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Analysis: why businesses are rushing to flex office space

Flexible work space has been come a popular alternative for businesses looking to return to an office environment following the COVID-19 pandemic. Jamie Hodari, CEO of shared office provider Industrious, deemed the increased enthusiasm for flex space an “extraordinary rush” to the CRE sector, GlobeSt.com reports.

Hodari told CBRE’s Spencer Levy in a recent podcast that Industrious tripled its pre-COVID sales average in June. The firm’s monthly sales figures bounced back from COVID-related downturns in April, and have been moving in a more favorable direction since then.

“I have to think we’ve hit the ceiling,” Hodari said during the interview. “There’s no way we’re going to hit four or five times, but you never know. But yes, we are in the heart of a moment right now where there’s an extraordinary rush to use flex. It’s pretty widely distributed. There are some cities that are lagging, but it’s happening all across the country. They are definitely buying flex in volumes that exceed what you saw pre-COVID.”

Despite reports of New York’s woeful office vacancy numbers, the Big Apple has been a key location for Industrious, GlobeSt.com reports. Its locations are currently 97% occupied, compared to a 40 to 45% mark during the height of pandemic, Hodari said. The executive noted that the boost happened, “very quickly.”

“It probably took eight weeks from trough to peak.,” he said.

Meanwhile, “outlier cities” like Bellevue and Austin have “almost filled up overnight,” Hodari said. Additionally midsize and bigger cities like Charlotte, Atlanta and Dallas where companies have wanted to have an office, but never got one have done well during the last 18 months. Cities like San Francisco remain difficult to flexible office providers, however. Hodari said the struggle is due to the fact that, “you could just sleepwalk into a sublease for, you know, 70% off of pre-COVID rates.”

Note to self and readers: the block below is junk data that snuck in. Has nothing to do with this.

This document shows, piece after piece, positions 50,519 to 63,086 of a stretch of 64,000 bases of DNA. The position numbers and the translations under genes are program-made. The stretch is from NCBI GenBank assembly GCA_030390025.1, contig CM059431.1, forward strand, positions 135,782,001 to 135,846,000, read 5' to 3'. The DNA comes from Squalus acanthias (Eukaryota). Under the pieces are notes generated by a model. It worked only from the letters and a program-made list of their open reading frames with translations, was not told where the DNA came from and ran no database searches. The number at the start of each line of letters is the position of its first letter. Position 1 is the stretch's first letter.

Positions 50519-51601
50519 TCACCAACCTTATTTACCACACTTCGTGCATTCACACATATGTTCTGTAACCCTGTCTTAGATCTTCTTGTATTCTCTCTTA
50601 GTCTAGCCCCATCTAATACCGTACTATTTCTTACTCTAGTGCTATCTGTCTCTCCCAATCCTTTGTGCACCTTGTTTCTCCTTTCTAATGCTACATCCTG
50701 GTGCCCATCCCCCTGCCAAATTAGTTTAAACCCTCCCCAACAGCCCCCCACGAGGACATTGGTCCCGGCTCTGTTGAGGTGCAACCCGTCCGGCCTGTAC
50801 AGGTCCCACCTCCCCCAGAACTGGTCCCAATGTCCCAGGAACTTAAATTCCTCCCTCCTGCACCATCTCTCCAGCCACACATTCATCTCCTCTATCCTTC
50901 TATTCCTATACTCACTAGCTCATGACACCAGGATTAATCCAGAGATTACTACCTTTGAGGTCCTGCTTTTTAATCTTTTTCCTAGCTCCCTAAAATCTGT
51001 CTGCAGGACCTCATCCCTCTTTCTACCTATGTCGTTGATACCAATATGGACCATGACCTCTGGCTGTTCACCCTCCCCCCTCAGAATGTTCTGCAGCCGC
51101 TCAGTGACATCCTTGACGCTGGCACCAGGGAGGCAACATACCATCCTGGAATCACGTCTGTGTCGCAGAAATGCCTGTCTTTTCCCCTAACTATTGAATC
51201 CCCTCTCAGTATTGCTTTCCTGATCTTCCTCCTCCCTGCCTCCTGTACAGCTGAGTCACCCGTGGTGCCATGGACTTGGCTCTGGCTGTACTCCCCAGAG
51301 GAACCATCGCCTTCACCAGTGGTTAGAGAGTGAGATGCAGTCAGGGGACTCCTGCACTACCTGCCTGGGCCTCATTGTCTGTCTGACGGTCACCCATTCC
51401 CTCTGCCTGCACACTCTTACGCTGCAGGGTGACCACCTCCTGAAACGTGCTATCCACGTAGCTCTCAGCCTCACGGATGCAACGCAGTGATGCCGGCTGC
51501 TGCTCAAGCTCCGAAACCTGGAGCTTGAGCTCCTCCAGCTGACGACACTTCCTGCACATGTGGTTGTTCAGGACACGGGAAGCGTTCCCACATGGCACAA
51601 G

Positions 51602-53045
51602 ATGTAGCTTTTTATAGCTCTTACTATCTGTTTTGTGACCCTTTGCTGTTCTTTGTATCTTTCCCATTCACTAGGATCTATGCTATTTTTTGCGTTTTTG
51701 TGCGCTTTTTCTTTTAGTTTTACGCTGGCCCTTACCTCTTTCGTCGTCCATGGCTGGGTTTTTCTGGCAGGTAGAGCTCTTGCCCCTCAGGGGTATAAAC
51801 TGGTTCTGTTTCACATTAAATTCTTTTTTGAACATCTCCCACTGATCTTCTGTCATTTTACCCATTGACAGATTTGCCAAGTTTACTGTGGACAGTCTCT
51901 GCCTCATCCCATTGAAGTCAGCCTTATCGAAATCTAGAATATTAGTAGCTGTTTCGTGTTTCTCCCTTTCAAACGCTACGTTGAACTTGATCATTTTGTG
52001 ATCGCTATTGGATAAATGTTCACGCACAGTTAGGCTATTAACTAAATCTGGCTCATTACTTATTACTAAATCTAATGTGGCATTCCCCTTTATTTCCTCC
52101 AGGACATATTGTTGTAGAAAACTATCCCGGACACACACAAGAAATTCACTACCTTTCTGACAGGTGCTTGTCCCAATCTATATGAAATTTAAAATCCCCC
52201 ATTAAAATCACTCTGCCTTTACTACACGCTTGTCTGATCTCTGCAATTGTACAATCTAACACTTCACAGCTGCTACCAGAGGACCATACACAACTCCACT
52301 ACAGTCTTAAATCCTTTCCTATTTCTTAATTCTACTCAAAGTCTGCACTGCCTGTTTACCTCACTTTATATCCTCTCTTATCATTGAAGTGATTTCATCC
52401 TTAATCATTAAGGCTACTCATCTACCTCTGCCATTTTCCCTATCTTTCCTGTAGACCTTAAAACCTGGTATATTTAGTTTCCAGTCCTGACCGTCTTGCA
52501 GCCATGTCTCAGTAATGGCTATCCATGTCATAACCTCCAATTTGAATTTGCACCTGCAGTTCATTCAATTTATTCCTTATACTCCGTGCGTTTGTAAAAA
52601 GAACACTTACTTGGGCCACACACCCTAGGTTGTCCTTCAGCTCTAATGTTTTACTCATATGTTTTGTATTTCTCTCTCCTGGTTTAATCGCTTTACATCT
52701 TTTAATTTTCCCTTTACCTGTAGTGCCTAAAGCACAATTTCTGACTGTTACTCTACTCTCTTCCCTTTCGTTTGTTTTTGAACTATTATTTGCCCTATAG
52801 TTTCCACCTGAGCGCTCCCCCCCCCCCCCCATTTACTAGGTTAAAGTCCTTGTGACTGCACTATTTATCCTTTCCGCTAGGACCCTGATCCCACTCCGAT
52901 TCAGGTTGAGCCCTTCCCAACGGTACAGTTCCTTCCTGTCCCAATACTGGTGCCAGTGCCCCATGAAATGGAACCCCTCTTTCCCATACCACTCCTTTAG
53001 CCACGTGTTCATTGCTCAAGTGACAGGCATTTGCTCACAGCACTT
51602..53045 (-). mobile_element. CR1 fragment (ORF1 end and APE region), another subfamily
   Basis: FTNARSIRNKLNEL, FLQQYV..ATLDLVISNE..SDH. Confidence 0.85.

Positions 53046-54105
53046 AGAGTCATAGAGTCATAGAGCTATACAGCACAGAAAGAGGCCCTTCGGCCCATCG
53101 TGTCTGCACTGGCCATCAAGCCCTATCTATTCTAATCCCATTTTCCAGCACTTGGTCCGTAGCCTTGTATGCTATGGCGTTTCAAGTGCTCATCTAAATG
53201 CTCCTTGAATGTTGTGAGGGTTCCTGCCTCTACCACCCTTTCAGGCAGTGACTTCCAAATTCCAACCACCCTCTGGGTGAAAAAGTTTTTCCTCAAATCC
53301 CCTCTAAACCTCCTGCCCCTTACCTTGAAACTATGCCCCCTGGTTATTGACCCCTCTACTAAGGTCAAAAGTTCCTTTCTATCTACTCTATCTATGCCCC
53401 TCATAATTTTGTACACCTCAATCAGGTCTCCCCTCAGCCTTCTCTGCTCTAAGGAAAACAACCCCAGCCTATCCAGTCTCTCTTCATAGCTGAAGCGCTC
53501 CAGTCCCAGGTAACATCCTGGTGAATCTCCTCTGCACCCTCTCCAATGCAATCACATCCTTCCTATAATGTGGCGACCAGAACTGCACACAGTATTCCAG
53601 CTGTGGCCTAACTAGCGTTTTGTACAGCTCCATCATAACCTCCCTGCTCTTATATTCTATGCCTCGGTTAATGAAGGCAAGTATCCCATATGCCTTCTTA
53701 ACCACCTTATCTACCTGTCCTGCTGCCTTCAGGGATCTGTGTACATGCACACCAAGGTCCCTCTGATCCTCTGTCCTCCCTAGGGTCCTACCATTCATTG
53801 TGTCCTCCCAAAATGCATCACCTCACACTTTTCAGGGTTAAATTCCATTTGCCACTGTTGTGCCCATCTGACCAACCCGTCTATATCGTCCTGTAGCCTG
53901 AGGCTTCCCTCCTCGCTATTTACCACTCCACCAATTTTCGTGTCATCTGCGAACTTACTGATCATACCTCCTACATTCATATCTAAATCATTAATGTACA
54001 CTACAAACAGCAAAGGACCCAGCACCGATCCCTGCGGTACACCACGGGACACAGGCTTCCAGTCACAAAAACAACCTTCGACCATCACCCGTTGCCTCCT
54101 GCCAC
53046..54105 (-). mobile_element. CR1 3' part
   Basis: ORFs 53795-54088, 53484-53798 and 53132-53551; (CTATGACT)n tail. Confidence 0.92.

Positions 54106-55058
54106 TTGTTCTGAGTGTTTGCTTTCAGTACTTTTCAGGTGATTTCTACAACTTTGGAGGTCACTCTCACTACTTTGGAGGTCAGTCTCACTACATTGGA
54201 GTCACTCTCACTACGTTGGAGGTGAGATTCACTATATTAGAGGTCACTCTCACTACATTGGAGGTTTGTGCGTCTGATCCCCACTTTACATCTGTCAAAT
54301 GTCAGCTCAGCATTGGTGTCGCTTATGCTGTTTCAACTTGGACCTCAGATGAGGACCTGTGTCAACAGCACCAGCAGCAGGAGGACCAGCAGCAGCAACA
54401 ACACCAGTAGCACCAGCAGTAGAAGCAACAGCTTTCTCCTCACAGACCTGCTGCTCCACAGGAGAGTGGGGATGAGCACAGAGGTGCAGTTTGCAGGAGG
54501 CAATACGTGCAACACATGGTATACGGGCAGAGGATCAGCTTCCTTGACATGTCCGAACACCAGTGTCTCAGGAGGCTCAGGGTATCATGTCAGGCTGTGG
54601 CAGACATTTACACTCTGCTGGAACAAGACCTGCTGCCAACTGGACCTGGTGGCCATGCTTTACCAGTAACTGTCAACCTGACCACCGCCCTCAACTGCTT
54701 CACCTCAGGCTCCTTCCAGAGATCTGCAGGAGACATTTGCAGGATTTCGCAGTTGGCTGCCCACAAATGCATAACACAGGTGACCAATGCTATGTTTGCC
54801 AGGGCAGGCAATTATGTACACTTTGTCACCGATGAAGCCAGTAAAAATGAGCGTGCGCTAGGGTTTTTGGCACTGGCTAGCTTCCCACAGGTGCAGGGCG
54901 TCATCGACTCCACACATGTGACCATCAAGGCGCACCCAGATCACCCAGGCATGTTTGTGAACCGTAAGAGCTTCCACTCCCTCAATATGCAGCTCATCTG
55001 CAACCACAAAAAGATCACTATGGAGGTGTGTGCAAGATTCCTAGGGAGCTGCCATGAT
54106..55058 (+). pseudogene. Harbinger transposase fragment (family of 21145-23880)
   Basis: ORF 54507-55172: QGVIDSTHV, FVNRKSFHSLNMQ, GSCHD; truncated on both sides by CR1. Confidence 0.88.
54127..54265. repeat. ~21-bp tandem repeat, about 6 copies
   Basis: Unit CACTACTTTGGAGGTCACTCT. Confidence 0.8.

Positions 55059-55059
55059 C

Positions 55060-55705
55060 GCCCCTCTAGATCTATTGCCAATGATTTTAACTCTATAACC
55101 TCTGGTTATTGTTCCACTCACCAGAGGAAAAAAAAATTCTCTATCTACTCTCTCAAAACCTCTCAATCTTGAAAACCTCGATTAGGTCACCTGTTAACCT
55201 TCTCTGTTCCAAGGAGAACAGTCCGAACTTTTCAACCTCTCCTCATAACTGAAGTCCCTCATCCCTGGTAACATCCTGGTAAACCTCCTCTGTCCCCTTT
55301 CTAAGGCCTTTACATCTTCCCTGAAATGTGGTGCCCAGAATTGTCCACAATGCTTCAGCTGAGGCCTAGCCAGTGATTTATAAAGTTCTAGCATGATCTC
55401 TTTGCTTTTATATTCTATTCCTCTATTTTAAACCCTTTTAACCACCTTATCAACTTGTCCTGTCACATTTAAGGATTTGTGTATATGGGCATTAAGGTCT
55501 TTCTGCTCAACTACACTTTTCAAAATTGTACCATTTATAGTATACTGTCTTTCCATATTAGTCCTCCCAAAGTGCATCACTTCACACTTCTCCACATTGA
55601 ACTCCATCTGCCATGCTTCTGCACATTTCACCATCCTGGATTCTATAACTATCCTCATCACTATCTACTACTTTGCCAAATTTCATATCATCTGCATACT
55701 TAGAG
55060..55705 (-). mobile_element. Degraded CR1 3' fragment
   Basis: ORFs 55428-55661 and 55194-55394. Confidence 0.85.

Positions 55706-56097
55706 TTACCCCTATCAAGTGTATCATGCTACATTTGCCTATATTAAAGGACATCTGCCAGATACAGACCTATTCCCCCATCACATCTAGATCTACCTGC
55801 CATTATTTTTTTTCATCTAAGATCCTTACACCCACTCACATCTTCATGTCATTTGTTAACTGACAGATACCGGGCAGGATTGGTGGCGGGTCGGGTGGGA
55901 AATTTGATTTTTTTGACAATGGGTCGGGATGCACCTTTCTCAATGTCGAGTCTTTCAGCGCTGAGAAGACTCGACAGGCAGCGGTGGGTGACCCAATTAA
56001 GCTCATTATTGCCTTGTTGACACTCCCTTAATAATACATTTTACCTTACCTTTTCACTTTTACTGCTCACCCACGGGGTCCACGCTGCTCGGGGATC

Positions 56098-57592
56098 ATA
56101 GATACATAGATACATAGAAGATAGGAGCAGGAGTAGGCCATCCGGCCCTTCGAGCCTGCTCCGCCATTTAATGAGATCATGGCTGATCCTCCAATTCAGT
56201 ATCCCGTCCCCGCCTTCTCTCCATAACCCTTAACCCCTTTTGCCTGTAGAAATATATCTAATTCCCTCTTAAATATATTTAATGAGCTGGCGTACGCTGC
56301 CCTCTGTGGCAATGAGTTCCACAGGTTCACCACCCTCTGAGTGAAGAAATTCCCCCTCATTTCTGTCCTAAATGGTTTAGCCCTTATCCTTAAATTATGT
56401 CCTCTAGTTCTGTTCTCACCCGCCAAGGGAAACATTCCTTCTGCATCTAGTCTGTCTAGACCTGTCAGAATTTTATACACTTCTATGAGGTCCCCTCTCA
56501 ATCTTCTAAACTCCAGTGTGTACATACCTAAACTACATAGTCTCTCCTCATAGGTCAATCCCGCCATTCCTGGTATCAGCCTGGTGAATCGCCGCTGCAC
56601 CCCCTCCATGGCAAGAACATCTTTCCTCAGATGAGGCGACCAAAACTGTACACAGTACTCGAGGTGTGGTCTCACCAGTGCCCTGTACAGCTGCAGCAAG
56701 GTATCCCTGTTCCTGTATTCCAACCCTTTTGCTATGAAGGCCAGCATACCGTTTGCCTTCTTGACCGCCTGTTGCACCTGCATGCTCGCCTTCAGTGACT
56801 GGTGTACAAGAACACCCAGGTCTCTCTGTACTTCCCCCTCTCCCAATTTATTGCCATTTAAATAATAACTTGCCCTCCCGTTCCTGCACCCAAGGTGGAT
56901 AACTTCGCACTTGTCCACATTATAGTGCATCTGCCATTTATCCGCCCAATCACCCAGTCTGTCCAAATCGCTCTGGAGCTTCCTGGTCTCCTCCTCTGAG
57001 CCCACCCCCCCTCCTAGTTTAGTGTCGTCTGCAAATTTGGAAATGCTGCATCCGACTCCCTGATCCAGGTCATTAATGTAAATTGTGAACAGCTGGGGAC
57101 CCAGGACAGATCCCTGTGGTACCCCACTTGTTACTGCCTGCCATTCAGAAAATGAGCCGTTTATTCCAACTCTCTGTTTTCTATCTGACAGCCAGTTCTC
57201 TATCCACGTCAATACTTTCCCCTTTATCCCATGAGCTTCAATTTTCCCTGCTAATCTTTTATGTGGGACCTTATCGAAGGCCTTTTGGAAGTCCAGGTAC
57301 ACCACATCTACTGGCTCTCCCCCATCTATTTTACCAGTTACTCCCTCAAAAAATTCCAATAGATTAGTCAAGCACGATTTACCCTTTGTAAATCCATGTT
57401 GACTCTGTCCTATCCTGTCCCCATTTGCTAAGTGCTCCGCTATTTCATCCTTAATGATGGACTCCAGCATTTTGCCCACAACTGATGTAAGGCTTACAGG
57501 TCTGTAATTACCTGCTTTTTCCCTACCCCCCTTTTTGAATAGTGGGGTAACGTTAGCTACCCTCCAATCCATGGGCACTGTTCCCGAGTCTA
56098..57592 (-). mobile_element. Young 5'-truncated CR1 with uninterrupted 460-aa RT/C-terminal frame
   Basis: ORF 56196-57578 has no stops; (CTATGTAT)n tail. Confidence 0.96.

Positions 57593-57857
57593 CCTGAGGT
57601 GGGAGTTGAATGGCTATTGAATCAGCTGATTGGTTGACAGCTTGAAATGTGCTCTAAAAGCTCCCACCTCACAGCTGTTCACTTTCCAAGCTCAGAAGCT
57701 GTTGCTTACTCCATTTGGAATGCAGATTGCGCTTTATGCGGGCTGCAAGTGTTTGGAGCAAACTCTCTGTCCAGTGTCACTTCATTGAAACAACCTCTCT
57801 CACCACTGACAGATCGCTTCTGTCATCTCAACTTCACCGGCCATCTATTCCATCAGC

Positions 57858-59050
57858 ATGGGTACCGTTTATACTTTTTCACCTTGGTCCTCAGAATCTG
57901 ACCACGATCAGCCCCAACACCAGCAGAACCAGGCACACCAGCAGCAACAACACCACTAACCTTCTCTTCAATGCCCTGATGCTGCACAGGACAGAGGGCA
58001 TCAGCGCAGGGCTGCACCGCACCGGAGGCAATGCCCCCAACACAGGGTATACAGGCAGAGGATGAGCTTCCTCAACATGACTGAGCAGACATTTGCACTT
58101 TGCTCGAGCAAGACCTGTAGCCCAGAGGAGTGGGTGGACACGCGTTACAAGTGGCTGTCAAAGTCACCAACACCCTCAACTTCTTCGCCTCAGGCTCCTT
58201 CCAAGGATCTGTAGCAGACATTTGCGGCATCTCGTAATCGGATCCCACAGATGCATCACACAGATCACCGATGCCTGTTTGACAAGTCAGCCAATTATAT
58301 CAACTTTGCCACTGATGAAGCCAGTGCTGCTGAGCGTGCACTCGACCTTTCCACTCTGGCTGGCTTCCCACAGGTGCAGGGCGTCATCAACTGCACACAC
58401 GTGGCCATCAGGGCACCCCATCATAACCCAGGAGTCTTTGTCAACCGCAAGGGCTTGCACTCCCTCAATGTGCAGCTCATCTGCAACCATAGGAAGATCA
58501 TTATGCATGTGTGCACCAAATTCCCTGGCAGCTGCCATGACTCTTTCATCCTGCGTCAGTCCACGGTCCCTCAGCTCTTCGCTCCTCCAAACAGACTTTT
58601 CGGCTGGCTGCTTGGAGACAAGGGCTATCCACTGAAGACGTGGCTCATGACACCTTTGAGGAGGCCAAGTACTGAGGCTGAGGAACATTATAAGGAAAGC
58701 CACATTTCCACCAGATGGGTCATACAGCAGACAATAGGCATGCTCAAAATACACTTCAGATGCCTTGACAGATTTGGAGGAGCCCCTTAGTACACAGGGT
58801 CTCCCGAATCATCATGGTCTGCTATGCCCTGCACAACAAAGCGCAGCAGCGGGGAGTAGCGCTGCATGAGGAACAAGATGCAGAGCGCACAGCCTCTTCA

The pandemic activated secondary and tertiary markets, according to CBRE’s Christelle Bron. Such areas usually provide workers with a more desirable lifestyle than gateway cities. They also allow businesses to hire from a lower-cost labor pool, GlobeSt.com reports.

“We see them saying, I want a broader network of employees, I want a broader reach and I’m going to use flex to test those markets,” Bron said. “I don’t have to make a decision. I can just go and test the market and see how it goes. So smaller offices, wider footprint, wider network, tons, tons of requests for international offices. Easily, a third of the requirements we get from our clients are for European, Asia, Latin markets.”

Joe Dyton can be reached at joed@fifthgenmedia.com.

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